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Cross-site scripting (XSS) explanation

Cross-site scripting issues are a type of validation weaknesses in a Web form. Though XSS issues can be fairly easy to fix, avoiding them all together is key, says an expert.

What's the best way to describe cross-site scripting to people who don't fully understand the concept?

Cross-site scripting (XSS) is a weakness facilitated by the lack of input validation on a Web form, a URL, or any

other item that accepts user input. The flaw allows for both the submission of script code (typically JavaScript but sometimes VBScript) and the reflection of the code back to the browser/user. It's an attack that typically doesn't affect sensitive sensitive information on your system but could be used as an exploit against a user of your site or even a completely unrelated third-party.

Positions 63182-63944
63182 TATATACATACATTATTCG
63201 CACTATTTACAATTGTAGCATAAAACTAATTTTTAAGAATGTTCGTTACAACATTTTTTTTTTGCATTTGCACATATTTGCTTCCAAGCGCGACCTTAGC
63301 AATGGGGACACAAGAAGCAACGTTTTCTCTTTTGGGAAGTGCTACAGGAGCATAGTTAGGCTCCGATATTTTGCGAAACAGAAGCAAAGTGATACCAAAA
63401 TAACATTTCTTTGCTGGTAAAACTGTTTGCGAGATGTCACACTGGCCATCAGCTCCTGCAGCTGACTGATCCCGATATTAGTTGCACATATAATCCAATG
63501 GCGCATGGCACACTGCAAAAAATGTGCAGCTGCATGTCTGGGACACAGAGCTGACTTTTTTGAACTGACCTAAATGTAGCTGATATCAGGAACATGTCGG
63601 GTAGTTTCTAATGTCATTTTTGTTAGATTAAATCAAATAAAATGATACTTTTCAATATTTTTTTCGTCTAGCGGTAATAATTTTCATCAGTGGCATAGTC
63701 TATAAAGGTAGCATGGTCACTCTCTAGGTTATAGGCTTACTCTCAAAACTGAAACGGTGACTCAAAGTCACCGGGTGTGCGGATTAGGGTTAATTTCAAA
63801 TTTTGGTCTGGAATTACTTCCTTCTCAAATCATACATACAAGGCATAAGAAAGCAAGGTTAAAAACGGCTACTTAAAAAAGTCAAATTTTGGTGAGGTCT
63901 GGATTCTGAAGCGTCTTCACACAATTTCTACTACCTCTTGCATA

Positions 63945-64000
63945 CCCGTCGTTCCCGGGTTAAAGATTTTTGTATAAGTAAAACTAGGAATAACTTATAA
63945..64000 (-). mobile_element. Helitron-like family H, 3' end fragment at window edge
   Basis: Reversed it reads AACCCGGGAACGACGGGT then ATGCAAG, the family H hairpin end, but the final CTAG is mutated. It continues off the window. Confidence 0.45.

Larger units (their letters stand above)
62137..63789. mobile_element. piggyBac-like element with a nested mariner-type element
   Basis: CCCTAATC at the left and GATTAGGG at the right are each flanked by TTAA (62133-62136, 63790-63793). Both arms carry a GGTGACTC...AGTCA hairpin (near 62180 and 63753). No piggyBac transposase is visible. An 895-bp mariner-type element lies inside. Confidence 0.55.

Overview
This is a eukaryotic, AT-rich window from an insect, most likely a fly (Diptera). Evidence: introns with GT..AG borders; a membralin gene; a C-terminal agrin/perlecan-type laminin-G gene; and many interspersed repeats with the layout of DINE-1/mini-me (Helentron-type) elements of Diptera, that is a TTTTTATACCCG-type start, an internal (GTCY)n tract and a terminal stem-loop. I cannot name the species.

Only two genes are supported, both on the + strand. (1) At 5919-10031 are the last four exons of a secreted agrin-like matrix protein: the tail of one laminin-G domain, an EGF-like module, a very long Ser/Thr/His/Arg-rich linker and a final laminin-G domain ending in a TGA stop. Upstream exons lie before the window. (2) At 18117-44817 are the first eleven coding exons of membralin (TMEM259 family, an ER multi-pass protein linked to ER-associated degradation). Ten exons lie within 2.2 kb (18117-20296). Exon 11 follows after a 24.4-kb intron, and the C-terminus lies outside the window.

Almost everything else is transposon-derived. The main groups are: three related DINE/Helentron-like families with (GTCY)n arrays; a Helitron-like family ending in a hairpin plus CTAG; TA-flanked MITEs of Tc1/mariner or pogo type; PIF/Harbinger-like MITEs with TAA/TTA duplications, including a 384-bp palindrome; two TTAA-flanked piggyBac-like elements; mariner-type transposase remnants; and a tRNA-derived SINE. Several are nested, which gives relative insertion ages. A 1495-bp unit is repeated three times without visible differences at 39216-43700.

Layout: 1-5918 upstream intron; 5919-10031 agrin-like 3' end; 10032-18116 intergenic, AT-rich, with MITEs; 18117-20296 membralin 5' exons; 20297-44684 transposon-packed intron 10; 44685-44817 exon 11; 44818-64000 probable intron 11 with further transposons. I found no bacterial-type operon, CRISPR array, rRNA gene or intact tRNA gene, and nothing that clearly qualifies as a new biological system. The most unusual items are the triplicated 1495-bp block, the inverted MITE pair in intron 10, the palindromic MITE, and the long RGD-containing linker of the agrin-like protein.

The lack of input validation turns into a method for gleaning sensitive information such as login credentials, browser cookies, and more via specially crafted URLs sent in email links, posted on message boards, etc. You can think of XSS as an open spam relay on your email server. A direct exploit may or may not exist (depending on the context) but it still creates liability issues that your business probably doesn't want to take on.

Here are some other useful on how to handle XSS issues:

This was first published in March 2010

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